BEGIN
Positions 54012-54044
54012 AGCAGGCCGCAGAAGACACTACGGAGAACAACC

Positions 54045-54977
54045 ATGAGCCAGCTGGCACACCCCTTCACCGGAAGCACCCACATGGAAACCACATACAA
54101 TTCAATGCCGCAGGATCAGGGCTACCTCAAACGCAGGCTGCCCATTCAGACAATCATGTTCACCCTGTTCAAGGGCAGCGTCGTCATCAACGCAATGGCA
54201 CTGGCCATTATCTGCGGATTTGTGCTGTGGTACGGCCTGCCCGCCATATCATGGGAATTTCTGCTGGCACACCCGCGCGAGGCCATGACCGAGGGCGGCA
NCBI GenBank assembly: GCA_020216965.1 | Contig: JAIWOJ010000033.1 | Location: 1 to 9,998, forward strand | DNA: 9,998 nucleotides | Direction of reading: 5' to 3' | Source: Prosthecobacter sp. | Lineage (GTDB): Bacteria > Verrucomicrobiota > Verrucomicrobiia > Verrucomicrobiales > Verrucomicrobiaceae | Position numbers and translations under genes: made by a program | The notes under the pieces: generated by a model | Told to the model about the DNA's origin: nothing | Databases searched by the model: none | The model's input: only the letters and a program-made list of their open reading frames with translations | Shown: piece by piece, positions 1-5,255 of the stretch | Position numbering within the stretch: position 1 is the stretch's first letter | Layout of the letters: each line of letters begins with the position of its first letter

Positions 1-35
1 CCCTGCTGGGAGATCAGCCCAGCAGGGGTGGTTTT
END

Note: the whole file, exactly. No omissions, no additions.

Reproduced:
Positions 54012-54044
54012 AGCAGGCCGCAGAAGACACTACGGAGAACAACC

Positions 54045-54977
54045 ATGAGCCAGCTGGCACACCCCTTCACCGGAAGCACCCACATGGAAACCACATACAA
54101 TTCAATGCCGCAGGATCAGGGCTACCTCAAACGCAGGCTGCCCATTCAGACAATCATGTTCACCCTGTTCAAGGGCAGCGTCGTCATCAACGCAATGGCA
54201 CTGGCCATTATCTGCGGATTTGTGCTGTGGTACGGCCTGCCCGCCATATCATGGGAATTTCTGCTGGCACACCCGCGCGAGGCCATGACCGAGGGCGGCA
NCBI GenBank assembly: GCA_020216965.1 | Contig: JAIWOJ010000033.1 | Location: 1 to 9,998, forward strand | DNA: 9,998 nucleotides | Direction of reading: 5' to 3' | Source: Prosthecobacter sp. | Lineage (GTDB): Bacteria > Verrucomicrobiota > Verrucomicrobiia > Verrucomicrobiales > Verrucomicrobiaceae | Position numbers and translations under genes: made by a program | The notes under the pieces: generated by a model | Told to the model about the DNA's origin: nothing | Databases searched by the model: none | The model's input: only the letters and a program-made list of their open reading frames with translations | Shown: piece by piece, positions 1-5,255 of the stretch | Position numbering within the stretch: position 1 is the stretch's first letter | Layout of the letters: each line of letters begins with the position of its first letter

Positions 1-35
1 CCCTGCTGGGAGATCAGCCCAGCAGGGGTGGTTTT